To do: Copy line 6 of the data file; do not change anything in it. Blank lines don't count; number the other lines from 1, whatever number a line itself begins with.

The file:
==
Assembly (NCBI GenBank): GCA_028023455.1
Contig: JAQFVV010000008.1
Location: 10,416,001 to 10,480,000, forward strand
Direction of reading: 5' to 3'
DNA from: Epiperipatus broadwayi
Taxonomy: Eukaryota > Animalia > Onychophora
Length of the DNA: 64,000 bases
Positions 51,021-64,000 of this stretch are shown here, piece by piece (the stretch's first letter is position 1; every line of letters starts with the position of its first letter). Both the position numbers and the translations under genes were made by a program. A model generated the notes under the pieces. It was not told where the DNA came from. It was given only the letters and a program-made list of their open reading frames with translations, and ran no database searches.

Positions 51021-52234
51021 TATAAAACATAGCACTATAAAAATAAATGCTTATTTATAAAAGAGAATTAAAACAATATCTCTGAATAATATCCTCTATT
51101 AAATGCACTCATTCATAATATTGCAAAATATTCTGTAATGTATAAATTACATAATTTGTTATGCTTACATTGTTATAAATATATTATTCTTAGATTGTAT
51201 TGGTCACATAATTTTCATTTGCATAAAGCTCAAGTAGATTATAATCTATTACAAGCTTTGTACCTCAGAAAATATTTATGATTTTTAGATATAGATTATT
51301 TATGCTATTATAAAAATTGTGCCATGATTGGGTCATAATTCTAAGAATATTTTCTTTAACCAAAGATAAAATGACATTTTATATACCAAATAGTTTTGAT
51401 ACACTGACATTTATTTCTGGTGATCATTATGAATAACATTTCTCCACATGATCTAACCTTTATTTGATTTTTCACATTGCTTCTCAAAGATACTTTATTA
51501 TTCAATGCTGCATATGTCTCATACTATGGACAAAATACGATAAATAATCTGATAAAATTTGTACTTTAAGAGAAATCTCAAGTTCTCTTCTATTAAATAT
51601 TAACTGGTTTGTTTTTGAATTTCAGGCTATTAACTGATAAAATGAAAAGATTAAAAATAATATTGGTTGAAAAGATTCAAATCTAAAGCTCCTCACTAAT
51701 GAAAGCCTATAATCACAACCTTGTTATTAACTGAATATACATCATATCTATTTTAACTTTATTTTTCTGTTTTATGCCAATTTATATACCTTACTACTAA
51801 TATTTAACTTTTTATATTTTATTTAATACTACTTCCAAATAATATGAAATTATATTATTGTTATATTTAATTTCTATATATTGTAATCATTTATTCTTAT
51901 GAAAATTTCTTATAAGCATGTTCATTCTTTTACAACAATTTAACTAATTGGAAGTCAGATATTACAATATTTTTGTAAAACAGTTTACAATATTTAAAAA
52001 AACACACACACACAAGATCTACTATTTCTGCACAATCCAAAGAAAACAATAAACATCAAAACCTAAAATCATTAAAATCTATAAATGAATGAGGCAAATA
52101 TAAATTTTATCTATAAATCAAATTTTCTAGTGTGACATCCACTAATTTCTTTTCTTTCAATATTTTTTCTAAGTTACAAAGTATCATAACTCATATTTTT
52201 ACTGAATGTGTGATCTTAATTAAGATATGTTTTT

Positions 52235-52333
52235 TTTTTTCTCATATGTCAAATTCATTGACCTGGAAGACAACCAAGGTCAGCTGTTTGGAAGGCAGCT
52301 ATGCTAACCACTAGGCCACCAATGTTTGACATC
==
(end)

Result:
Taxonomy: Eukaryota > Animalia > Onychophora